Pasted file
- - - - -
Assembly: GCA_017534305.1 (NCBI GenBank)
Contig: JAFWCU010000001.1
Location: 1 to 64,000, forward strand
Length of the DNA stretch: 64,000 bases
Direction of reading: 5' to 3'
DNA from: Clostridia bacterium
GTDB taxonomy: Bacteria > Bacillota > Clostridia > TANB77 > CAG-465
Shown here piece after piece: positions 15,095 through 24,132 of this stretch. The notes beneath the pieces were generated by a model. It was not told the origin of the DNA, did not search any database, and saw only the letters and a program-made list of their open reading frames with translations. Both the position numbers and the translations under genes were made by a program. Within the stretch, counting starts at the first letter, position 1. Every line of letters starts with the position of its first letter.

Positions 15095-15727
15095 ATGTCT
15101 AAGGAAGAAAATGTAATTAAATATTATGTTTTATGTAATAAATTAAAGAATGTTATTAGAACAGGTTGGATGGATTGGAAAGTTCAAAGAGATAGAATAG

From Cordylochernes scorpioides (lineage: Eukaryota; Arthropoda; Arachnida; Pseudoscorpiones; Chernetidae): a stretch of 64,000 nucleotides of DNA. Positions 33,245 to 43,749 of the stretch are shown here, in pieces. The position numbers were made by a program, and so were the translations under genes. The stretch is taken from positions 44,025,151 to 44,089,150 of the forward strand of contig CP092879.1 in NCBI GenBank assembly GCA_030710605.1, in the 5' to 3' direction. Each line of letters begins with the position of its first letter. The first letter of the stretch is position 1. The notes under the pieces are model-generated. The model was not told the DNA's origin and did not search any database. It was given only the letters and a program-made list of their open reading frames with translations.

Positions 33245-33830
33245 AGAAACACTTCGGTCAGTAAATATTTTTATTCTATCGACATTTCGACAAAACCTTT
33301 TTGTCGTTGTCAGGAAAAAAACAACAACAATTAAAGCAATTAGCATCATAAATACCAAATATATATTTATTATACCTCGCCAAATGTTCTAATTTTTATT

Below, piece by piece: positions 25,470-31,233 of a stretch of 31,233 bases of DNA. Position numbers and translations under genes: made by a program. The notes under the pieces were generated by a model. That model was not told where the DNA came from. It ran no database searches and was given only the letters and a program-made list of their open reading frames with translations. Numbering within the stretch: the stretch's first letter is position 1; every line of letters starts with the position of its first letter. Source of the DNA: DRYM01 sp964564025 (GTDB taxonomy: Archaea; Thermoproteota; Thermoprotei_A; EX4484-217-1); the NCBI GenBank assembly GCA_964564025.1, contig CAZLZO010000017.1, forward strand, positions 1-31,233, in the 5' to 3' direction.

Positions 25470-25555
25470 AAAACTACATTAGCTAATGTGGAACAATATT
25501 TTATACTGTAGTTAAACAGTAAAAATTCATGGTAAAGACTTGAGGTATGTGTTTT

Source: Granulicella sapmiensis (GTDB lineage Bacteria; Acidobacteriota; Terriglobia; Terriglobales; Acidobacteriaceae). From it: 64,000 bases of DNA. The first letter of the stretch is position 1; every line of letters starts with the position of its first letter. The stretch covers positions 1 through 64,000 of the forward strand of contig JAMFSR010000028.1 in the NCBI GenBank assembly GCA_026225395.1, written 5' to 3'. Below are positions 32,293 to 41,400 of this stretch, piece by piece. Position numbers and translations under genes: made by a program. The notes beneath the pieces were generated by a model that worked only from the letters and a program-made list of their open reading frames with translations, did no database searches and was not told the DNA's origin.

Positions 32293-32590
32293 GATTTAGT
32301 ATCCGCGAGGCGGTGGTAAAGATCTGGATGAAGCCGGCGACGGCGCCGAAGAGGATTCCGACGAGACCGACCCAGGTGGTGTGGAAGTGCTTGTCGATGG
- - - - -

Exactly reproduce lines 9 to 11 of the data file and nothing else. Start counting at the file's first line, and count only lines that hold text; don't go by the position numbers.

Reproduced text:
Positions 15095-15727
15095 ATGTCT
15101 AAGGAAGAAAATGTAATTAAATATTATGTTTTATGTAATAAATTAAAGAATGTTATTAGAACAGGTTGGATGGATTGGAAAGTTCAAAGAGATAGAATAG